Chapter 6: General Discussion and Conclusions
6.3 Implications of the findings
6.3.2 Implications of the ASD group findings
Firstly, the findings of Chapter 2 add to the previous behavioural literature in this area, providing support to previous studies that show an overall deficit at
remembering faces (For a review see Weigelt et al., 2012), but there is no specific eye deficit when compared with the mouth (Bar-Haim et al., 2006). However, the data are in contrast to some pervious findings that did find a deficit for processing the eye region in ASD when compared to a control group (Riby et al., 2009; Rutherford et al., 2007; Wolf et al., 2008). However, it is interesting to note that Chapter 2 included adolescents with ASD with lower IQs than are typically included in similar paradigms. It is important to understand the full spectrum of autism, of whom half have intellectual disabilities (Brugha et al., 2016) and ensure that findings are relevant to the widest
range of autistic individuals as possible; this is an important area for further development (discussed further in section 6.5, page 133).
As discussed in Chapter 1 (see page 8) the previous research looking at how ASD participants look at faces is varied, with some finding differences in the amount of eye and mouth looking when compared to control groups, and others not finding any differences. The current study (Chapter 5) added to this diverse literature by finding no differences in the overall looking patterns of the participants with ASD and the
matched TD control group. In addition, that the pattern of first fixations are not significantly different in the ASD and TD groups is in support of previous literature in this area (Rutherford & Towns, 2008; Sawyer et al., 2012; van der Geest et al., 2002). The time to first fixate findings are in line with the previous research showing no difference in the amount of time individuals with ASD first fixate to the eye or to the mouth region when compared to a control group (Gillespie-Smith et al., 2014; Grossman et al., 2015). The eye tracking data in Chapter 5 are also supported by the findings from Chapter 4 (with TD children) that there was no correlation between a measure of social communication and any of the eye tracking measures. This adds further support to the finding that there is a bias to look to the eyes across the spectrum of social communication, in both TD participants and those with a social communication disorder.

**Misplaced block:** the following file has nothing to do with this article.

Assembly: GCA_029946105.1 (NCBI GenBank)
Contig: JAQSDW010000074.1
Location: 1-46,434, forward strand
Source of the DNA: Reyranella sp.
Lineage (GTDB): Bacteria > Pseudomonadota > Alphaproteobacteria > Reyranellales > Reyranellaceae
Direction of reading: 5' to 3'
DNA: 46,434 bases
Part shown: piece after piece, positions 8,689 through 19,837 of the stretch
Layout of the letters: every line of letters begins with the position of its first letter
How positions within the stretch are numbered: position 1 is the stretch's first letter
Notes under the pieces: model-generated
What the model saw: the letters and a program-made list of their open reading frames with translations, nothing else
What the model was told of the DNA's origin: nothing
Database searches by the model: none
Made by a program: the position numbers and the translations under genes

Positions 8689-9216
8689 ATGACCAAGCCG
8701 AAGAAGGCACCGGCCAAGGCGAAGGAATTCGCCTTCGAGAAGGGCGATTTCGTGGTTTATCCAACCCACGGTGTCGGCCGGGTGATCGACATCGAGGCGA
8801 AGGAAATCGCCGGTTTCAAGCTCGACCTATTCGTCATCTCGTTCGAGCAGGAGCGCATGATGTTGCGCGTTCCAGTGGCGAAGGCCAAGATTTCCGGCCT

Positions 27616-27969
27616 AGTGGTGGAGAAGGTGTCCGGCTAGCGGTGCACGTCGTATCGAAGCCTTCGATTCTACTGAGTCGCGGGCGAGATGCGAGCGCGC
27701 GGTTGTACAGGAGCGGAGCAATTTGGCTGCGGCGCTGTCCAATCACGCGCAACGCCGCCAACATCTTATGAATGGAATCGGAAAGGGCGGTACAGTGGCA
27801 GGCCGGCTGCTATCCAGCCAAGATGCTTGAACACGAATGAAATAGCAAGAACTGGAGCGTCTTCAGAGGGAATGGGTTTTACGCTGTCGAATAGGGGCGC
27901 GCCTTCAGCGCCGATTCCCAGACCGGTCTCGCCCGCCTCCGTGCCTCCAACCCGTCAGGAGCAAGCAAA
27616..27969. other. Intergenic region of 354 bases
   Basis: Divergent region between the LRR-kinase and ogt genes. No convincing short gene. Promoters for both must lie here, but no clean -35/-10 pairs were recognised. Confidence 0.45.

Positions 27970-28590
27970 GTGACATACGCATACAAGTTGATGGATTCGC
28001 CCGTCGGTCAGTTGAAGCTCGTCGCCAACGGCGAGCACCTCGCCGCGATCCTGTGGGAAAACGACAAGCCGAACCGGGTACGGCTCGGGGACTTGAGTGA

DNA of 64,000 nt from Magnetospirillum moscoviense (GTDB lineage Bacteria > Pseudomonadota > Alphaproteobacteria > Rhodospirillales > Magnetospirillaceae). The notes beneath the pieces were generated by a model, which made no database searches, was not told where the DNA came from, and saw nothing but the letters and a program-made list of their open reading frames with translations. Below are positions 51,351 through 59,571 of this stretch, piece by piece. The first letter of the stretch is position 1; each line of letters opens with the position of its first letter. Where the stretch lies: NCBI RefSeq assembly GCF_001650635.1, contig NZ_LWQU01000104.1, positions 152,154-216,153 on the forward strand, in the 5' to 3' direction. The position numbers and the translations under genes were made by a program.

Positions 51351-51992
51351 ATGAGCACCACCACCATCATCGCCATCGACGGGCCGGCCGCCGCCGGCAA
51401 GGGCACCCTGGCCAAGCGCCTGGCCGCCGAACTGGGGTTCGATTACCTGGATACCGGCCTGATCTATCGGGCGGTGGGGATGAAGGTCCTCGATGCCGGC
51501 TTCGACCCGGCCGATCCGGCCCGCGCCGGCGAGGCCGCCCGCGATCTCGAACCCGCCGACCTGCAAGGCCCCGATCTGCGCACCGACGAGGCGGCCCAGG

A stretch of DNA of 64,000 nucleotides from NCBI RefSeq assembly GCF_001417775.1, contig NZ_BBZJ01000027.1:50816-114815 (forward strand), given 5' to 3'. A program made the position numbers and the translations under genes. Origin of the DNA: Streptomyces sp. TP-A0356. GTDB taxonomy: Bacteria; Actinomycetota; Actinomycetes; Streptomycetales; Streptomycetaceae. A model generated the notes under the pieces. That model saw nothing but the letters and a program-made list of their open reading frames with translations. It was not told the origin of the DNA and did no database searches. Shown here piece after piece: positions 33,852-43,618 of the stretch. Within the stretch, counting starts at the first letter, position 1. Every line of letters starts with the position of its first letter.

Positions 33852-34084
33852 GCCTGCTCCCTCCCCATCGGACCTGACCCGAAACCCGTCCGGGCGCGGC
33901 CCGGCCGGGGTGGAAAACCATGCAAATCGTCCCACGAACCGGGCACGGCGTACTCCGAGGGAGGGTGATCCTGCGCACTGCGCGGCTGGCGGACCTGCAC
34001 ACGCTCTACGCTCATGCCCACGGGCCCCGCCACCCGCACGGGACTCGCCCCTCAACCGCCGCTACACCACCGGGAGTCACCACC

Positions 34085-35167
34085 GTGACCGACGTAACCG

Importantly, the prompting paradigm used in the current study demonstrates that the autistic children in Chapter 5 have the same initial and difficult to inhibit bias to look to the eyes that was seen in both the NT adults in Chapter 3 and the TD children in Chapter 4. This suggests that this same automatic component of looking to the eyes that Laidlaw et al. (2012) proposed was not under volitional control, also seems to exist in this sample of ASD children. It also suggests that the ASD children in this study show the same bottom up attentional bias to look to the eyes as seen in the TD children and NT adults, and it is only after the top down control is deployed later in the process that they are able to successfully follow a prompt. This has some
interesting implications for the study of face processing in ASD, as it is perhaps not the finding expected when you consider the anecdotal accounts of not looking to the eyes (e.g. Robison, 2007) and the diagnostic assessment methods used for diagnosing ASD, which include measurement of atypical eye contact (Leekam et al., 2002; Lord et al., 2012; Wing et al., 2002).
The key finding that ASD participants have an initial automatic bias to look to the eyes, as evidenced by the time to first fixate and the first fixation data provides some support to the theory of gaze aversion (Hutt & Ounsted, 1966; Kliemann et al., 2010). This theory suggests that individuals with ASD consciously choose to avoid looking to the eyes. My data supports this theory by showing that individuals do have an initial and difficult to inhibit bias to look to the eyes (as evidenced by first fixation data) and therefore it can be assumed that any decreased looking in every day social situations is a conscious choice to avoid eye gaze. In contrast, my data does not provide support for the theory of gaze indifference (Cohen et al., 1989; Senju & Johnson, 2009). This theory proposes that individuals with ASD have an insensitivity to the social signals of others’ eyes. In contrast, my data suggests that those with ASD do look to the eyes in controlled laboratory conditions and are able to successfully extract relevant information from the eyes. Although, it would also be useful to expand the current paradigm to investigate how successfully alternative forms of information are extracted from the eyes, e.g. emotional information.